Abstract

Return to Conservation Biology Research on Mussels

Havlik, M.E. 1995. A 1994 Unionid mussel survey (Mollusca: Bivalvia: Unionidae) from the headwaters of the Root River system, Minnesota, to the Mississippi River. Final report submitted to the Natural Heritage and Nongame Research Program, Minnesota Department of Natural Resources. 28+ pp.

Abstract:

The Root River of Minnesota apparently has never been surveyed for unionid mussels. This report gives the results of sampling for unionids from 6 17 June 1994 at 117 bridge and road access sites between the Root River system headwaters and the Mississippi River. We also sampled sites on the nearby Upper Iowa (2) and Little Iowa Rivers (8), for a total of 127 sites.

The main stem of the Root River starts just NE of Lanesboro, MN, at the confluence of the North and Middle Branches, and flows easterly to its confluence with the Mississippi River, between La Crescent and Brownsville, MN. Sampling consisted of wading and shoreline searches in the headwaters and middle reaches of the Root River system, and shoreline searches by boat in the lower six miles of the Root River from Hokah, MN, to the, river's mouth.

This Root River survey included the main stem and all four major tributaries, and yielded at least 16 unionid mussel species. However, only three species were found alive, represented by five living mussels: Venustaconcha e. ellipsiformis (Conrad, 1836), Ellipse (3), and Lampsilis radiata luteola (Lamarck, 1819), Fatmucket (1) were found at one South Branch site, 0.5 mi N of Etna, MN, and one Anodontoides ferussacianus (Lea, 1834) Cylindrical Papershell, was found at a North Branch site, 4 mi NW of Dexter, MN. A number of the remaining species were represented by fairly fresh dead shells. The most species (12) were found in the North Branch of the Root River, among 22 sites, however the most shells were found in the South Branch among 40 sites (nine species). Eleven species were found among eight sites on the Middle Branch of the Root River. The most common species found, both dead and alive, Venustaconcha e. ellipsiformis, also lives in the Cannon and Zumbro Rivers of southeastern Minnesota, but apparently was not found in western Wisconsin for over 60 years, until 1992 1994, when it was found in a tributary of the Chippewa River, near Cadott, WI.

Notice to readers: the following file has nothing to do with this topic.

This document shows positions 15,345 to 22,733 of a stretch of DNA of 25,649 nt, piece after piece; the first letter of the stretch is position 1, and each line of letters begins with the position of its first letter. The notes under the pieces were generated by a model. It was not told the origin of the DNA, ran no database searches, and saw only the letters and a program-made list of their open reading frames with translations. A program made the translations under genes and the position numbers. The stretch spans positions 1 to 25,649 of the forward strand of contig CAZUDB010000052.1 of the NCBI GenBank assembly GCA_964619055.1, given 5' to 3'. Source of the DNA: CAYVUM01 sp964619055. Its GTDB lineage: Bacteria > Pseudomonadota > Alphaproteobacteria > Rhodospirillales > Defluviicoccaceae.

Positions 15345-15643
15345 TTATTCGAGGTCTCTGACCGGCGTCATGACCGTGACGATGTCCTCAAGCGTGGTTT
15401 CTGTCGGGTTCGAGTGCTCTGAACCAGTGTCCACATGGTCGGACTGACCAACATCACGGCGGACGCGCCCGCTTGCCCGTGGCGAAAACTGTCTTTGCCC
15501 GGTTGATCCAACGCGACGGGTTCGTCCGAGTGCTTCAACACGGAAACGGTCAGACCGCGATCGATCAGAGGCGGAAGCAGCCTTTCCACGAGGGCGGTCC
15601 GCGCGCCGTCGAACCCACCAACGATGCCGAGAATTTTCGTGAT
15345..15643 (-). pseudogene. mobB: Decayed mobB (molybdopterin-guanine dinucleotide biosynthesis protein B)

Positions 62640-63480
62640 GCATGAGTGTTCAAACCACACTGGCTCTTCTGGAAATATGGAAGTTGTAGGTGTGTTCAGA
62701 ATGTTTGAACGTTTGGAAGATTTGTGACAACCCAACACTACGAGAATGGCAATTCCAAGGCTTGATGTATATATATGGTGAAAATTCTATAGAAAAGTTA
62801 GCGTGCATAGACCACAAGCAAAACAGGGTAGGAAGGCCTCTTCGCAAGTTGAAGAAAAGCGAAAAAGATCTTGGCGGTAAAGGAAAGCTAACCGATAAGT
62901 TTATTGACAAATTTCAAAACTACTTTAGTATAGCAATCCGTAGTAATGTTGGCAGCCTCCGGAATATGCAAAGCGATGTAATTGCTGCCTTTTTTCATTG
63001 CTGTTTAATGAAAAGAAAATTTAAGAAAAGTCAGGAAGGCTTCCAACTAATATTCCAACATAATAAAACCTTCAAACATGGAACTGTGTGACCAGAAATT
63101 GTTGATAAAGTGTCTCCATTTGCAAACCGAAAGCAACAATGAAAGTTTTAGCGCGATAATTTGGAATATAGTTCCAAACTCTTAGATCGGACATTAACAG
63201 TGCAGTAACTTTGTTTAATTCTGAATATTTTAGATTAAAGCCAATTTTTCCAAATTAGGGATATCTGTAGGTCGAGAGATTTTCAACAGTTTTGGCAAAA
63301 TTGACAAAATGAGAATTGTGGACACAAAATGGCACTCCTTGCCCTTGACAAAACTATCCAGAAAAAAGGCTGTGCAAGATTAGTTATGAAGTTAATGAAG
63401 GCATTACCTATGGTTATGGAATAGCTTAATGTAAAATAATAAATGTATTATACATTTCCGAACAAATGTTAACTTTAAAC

Overall, our data show severe impacts to the 117 sites on the Root River system. We were unable to pinpoint the precise impacts that led to this situation, but our preliminary conclusions are that cumulative impacts, primarily agricultural, are apparently responsible. Since the Zebra Mussel is exploding in the Mississippi system, we must quickly identify tributary molluscan fauna, or risk losing unique populations before they can be identified. We hope to have additional funding to complete areas not sampled in 1994, including portions of the North Branch, South Branch, and Root River main stem, plus a number of tributary creeks.


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